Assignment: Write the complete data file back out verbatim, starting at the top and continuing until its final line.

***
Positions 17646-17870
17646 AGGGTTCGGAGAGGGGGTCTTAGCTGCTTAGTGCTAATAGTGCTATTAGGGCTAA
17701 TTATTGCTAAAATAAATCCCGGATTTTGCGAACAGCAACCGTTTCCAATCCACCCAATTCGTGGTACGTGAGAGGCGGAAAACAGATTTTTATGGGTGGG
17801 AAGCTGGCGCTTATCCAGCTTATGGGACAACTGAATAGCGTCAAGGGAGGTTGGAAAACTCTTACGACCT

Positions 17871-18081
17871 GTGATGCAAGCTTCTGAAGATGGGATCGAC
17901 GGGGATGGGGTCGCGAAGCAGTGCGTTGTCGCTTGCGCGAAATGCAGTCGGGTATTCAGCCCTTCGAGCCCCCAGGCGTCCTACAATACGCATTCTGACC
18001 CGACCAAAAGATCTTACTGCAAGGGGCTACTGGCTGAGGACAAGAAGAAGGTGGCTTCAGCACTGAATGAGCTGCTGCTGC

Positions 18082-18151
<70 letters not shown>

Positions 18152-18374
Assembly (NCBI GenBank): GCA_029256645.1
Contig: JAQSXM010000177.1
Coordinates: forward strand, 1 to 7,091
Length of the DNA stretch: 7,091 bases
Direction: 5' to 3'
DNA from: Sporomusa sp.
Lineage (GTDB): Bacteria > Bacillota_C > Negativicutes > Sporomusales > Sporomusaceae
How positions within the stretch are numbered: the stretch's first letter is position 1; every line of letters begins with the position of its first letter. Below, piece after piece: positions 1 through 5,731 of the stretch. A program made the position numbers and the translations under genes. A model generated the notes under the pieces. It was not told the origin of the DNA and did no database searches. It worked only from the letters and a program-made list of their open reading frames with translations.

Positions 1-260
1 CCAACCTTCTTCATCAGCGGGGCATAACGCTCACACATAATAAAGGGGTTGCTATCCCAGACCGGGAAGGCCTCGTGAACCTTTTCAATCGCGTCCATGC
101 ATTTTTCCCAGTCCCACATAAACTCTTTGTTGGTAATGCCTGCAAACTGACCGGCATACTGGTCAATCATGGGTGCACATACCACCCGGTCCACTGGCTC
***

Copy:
Positions 17646-17870
17646 AGGGTTCGGAGAGGGGGTCTTAGCTGCTTAGTGCTAATAGTGCTATTAGGGCTAA
17701 TTATTGCTAAAATAAATCCCGGATTTTGCGAACAGCAACCGTTTCCAATCCACCCAATTCGTGGTACGTGAGAGGCGGAAAACAGATTTTTATGGGTGGG
17801 AAGCTGGCGCTTATCCAGCTTATGGGACAACTGAATAGCGTCAAGGGAGGTTGGAAAACTCTTACGACCT

Positions 17871-18081
17871 GTGATGCAAGCTTCTGAAGATGGGATCGAC
17901 GGGGATGGGGTCGCGAAGCAGTGCGTTGTCGCTTGCGCGAAATGCAGTCGGGTATTCAGCCCTTCGAGCCCCCAGGCGTCCTACAATACGCATTCTGACC
18001 CGACCAAAAGATCTTACTGCAAGGGGCTACTGGCTGAGGACAAGAAGAAGGTGGCTTCAGCACTGAATGAGCTGCTGCTGC

Positions 18082-18151
<70 letters not shown>

Positions 18152-18374
Assembly (NCBI GenBank): GCA_029256645.1
Contig: JAQSXM010000177.1
Coordinates: forward strand, 1 to 7,091
Length of the DNA stretch: 7,091 bases
Direction: 5' to 3'
DNA from: Sporomusa sp.
Lineage (GTDB): Bacteria > Bacillota_C > Negativicutes > Sporomusales > Sporomusaceae
How positions within the stretch are numbered: the stretch's first letter is position 1; every line of letters begins with the position of its first letter. Below, piece after piece: positions 1 through 5,731 of the stretch. A program made the position numbers and the translations under genes. A model generated the notes under the pieces. It was not told the origin of the DNA and did no database searches. It worked only from the letters and a program-made list of their open reading frames with translations.

Positions 1-260
1 CCAACCTTCTTCATCAGCGGGGCATAACGCTCACACATAATAAAGGGGTTGCTATCCCAGACCGGGAAGGCCTCGTGAACCTTTTCAATCGCGTCCATGC
101 ATTTTTCCCAGTCCCACATAAACTCTTTGTTGGTAATGCCTGCAAACTGACCGGCATACTGGTCAATCATGGGTGCACATACCACCCGGTCCACTGGCTC